In the olden days
It used to be that selling software was always an Enterprise deal that required Enterprise activities. You needed to develop relationships with multiple buyers, educate them on your value proposition, demonstrate technical expertise and show them that changing the way they did business was a good thing. A lot of those activities required face time so you had to be onsite with the prospect developing that relationship of trust.
Along came SaaS
It is not so much that software-as-a-service (SaaS) has changed how we sell - as how it has dramatically lowered the barrier to buy. Enterprise and on-premise deals that require a more traditional sales model are not going anywhere - no matter how much hype you hear to the contrary. But, the movement towards SaaS does dictate an evolved selling model.
What are some of the factors impacting the evolution?
The New Buyer Role
According to SiriusDecisions, buyers are more informed and seek information independent of sales. The amount of information (product, competitor, user, etc.) now available allows Buyers to self-educate like never before. Just like in our personal lives, people are more comfortable using the phone and web to gather the information that allows them to make decisions and engage with sellers much more freely.
Fewer Barriers to Entry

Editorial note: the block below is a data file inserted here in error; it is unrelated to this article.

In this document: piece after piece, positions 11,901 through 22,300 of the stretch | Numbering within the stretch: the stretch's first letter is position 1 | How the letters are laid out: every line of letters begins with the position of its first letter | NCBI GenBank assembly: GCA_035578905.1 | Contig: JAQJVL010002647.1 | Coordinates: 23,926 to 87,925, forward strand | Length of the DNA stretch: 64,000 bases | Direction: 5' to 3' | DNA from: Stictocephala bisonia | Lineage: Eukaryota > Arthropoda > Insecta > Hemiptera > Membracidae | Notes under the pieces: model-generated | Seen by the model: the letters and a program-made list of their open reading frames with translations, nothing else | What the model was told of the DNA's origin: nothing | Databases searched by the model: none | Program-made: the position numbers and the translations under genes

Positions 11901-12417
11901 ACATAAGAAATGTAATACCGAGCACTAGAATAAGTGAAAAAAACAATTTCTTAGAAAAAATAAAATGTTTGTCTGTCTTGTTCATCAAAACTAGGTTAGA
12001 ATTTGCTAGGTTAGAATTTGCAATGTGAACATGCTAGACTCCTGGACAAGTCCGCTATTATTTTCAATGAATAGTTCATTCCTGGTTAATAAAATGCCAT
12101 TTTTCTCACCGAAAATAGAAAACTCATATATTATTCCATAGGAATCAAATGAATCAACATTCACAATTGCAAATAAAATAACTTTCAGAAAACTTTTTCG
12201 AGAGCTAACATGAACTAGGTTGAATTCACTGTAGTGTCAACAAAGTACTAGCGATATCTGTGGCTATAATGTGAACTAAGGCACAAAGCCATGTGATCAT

Price points have fallen and the month-to-month mentality in much of SaaS makes Buyers much more comfortable with making a purchasing decision. Additionally, many companies now allow Buyers to trial their solutions. As a matter of fact, some have built their entire Sales & Marketing strategy around pushing demos and trials into the market.
Their sales model is formulaic: x number of trials will convert at y% with a z price point - resulting in a revenue stream of xyz. They have figured out their "formula" and now their key to success lies in executing flawlessly.
Inside Sales is now a "career"
Sirius Decisions just released a note on the topic of Inside Sales and growth strategies for 2010. They argue:
As sales leaders look beyond the missed revenue targets, headcount reductions and budget cuts that typified the sub-prime recession of 2008-9, they need to consider further expanding the role of inside sales as they adapt their organization to capitalize on the next growth cycle."
Sales leaders evaluating their coverage model need to consider three inside sales realities:
- Inside sales will grow as a percent of total revenue
- Inside sales can handle larger/ more complex accounts
- Inside sales can sell more complex products/solution with higher ASPs
The reality is that although Field Sales is never going to go away, our Buyers no longer need as much face time with us. They do much of their own research, communicate with us via a non-traditional methods (blogs, LinkedIn, webinars, etc.) and are as time and resource constrained as we are.
Inside Sales is a viable strategy (whether or not your company offers SaaS) you just have to figure out your "formula".
I plan to share some additional thoughts about SaaS companies implementing Inside Sales in the future. Stay tuned and share your thoughts please!
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Based on 2010 survey of 115+ B2B companies.